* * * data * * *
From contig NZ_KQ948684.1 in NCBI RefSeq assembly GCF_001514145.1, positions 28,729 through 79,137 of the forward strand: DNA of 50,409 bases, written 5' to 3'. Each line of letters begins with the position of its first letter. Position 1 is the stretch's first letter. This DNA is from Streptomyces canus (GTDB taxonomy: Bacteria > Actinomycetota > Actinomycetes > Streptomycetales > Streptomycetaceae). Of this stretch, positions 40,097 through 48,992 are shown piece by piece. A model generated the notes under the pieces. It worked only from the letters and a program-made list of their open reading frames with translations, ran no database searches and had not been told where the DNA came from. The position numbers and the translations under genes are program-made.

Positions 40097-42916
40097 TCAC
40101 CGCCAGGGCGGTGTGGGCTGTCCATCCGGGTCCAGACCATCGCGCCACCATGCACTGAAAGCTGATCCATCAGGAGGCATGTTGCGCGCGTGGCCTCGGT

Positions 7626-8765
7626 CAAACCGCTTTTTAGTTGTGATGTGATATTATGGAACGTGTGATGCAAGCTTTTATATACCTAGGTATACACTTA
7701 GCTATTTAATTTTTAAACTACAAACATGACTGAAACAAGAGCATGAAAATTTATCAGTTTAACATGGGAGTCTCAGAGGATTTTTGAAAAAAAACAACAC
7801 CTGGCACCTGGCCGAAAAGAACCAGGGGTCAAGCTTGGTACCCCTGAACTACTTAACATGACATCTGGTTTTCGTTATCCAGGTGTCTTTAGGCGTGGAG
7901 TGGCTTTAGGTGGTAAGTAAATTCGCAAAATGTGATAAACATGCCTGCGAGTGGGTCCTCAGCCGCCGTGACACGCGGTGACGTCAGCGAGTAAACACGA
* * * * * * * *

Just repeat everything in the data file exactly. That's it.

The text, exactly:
From contig NZ_KQ948684.1 in NCBI RefSeq assembly GCF_001514145.1, positions 28,729 through 79,137 of the forward strand: DNA of 50,409 bases, written 5' to 3'. Each line of letters begins with the position of its first letter. Position 1 is the stretch's first letter. This DNA is from Streptomyces canus (GTDB taxonomy: Bacteria > Actinomycetota > Actinomycetes > Streptomycetales > Streptomycetaceae). Of this stretch, positions 40,097 through 48,992 are shown piece by piece. A model generated the notes under the pieces. It worked only from the letters and a program-made list of their open reading frames with translations, ran no database searches and had not been told where the DNA came from. The position numbers and the translations under genes are program-made.

Positions 40097-42916
40097 TCAC
40101 CGCCAGGGCGGTGTGGGCTGTCCATCCGGGTCCAGACCATCGCGCCACCATGCACTGAAAGCTGATCCATCAGGAGGCATGTTGCGCGCGTGGCCTCGGT

Positions 7626-8765
7626 CAAACCGCTTTTTAGTTGTGATGTGATATTATGGAACGTGTGATGCAAGCTTTTATATACCTAGGTATACACTTA
7701 GCTATTTAATTTTTAAACTACAAACATGACTGAAACAAGAGCATGAAAATTTATCAGTTTAACATGGGAGTCTCAGAGGATTTTTGAAAAAAAACAACAC
7801 CTGGCACCTGGCCGAAAAGAACCAGGGGTCAAGCTTGGTACCCCTGAACTACTTAACATGACATCTGGTTTTCGTTATCCAGGTGTCTTTAGGCGTGGAG
7901 TGGCTTTAGGTGGTAAGTAAATTCGCAAAATGTGATAAACATGCCTGCGAGTGGGTCCTCAGCCGCCGTGACACGCGGTGACGTCAGCGAGTAAACACGA